Does Las Vegas need an NBA team when they already have an NHL team and an NFL team very soon? I tend to think that the next time the NBA expands one of the cities they go to will be the first major league team that city has. NBA teams tend to do well when they are the only major league team in town.  Not sure how Memphis does attendance wise.  I would think the NBA would go that route for one of their expansion teams. 

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4 hours ago, Ferdinand Cesarano said:

 

This is a good point. 

I intentionally left out Los Angeles (the entire area, including Anaheim) because that is one of the world's top cities and a major cultural centre.  So in my view that city should have every sport, regardless of its climate.

 

I admit that I did not perceive either San Jose or Nashville as warm-weather locations, though a check of the weather data shows that neither has an average winter low below freezing.  I think of San Jose as close to San Francisco, which is a city that I associate with cold.  (There is the great comment attributed to Mark Twain, perhaps apocryphally, "The coldest winter I ever spent was a summer in San Francisco." )  And I probably should have included Nashville in my list; though it doesn't seem as extreme as Las Vegas or Phoenix or cities in Florida or Texas.

 

 

 

Oh?  What's he doing to screw Canton?

 

The Hall of Fame Village. Convincing the school district to lease their stadium for nothing and then got a special taxing district and wanted to replace the stadium. First it wasn't that bad. Then it became $80 million and eventually finishing over $100 million. For a high school stadium that hosts a D2 college football team and one preseason NFL game a year. It's still not finished. They were supposed to build 4 locker rooms. Instead built two and now the school had no locker room of their own. They still say they plan on building it. Also, the HOF had the audacity to then charge the school rent for practicing on their fields. The stadium ground was leased to the HOF to keep it tax exempt because it's the school's.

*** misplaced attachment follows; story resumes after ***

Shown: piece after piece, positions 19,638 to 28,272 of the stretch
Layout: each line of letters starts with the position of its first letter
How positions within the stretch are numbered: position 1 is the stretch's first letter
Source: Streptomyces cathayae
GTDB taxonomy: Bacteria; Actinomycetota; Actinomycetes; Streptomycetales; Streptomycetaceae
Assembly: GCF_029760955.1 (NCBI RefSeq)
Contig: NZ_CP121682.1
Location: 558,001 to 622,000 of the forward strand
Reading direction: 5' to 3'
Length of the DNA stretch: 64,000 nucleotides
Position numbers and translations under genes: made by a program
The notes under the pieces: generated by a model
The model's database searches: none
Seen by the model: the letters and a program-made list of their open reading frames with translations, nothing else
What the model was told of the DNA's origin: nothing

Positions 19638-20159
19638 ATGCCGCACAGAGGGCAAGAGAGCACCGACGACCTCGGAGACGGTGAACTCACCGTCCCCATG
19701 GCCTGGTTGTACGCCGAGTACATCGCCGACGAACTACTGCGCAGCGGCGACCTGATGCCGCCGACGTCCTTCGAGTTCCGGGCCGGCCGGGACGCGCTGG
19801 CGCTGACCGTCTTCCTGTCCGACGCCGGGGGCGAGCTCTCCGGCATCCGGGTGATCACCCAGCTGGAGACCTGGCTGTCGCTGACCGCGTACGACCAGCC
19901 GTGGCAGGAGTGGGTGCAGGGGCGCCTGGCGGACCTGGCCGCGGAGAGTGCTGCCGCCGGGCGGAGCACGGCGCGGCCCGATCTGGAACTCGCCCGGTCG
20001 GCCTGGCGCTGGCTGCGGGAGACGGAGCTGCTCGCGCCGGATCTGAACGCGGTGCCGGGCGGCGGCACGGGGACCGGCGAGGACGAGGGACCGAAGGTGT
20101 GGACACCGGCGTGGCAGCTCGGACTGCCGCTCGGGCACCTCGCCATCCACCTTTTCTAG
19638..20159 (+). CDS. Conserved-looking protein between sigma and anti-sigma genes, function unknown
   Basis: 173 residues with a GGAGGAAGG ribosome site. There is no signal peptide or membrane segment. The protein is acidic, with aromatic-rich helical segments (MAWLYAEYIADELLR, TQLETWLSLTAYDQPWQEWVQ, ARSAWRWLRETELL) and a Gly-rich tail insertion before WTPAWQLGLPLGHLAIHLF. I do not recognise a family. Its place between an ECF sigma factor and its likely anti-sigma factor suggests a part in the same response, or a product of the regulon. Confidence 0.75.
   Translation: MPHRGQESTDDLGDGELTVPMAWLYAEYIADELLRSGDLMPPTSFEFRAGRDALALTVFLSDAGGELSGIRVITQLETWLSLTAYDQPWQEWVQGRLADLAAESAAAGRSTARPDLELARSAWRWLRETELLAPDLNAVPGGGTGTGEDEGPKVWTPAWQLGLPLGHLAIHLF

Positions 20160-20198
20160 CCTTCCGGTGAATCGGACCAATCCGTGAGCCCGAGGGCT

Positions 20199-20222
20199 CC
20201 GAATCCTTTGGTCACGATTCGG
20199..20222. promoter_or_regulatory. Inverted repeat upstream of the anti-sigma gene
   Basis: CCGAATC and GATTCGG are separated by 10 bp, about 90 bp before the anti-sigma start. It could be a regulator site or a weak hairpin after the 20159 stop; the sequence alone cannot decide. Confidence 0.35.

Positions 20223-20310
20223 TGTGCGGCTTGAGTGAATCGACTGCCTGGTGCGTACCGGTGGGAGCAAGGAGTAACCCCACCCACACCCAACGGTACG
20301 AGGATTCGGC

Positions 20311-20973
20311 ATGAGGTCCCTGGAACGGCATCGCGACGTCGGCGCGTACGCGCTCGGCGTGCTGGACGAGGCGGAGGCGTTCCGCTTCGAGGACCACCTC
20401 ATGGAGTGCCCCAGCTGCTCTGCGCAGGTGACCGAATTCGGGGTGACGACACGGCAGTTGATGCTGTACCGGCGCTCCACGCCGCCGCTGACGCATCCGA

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If we're now defining Ponzi schemes as  MLS stadiums built in stupid locations, then the Phila Union are running the biggest Ponzi scheme of them all.  Inaccessible from the city, in a location that's in a scary AF city where you need to park and take a shuttle to the game.  Absolutely disgraceful how the whole deal got done... and a shame that "Philadelphia's team" plays where it does.

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3 hours ago, BringBackTheVet said:

If we're now defining Ponzi schemes as  MLS stadiums built in stupid locations, then the Phila Union are running the biggest Ponzi scheme of them all.  Inaccessible from the city, in a location that's in a scary AF city where you need to park and take a shuttle to the game.  Absolutely disgraceful how the whole deal got done... and a shame that "Philadelphia's team" plays where it does.

 

The complete opposite of FC Dallas playing in Frisco.  Frisco has been rapidly growing for the last 20 years or so.  All of our major sports teams have connections to Frisco.  Cowboys and Stars train there, the Maverick's G League team is there and the Frisco Roughriders too, the Double A affiliate of the Texas Rangers. It's a fairly safe city but the only way to get there is via car and sometimes you have to go through a toll way.

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4 hours ago, GDAWG said:

 

The complete opposite of FC Dallas playing in Frisco.  Frisco has been rapidly growing for the last 20 years or so.  All of our major sports teams have connections to Frisco.  Cowboys and Stars train there, the Maverick's G League team is there and the Frisco Roughriders too, the Double A affiliate of the Texas Rangers. It's a fairly safe city but the only way to get there is via car and sometimes you have to go through a toll way.

 

^Really Frisco is booming that much? I haven't been down to Toyota Stadium since 2007, and I remember it being not too developed then, but if it is now, I guess I should go check out the stadium again.

 

As for the overall "Ponzi" nature of the MLS, I'd definitely say its a team-by-team basis and really depends on the market.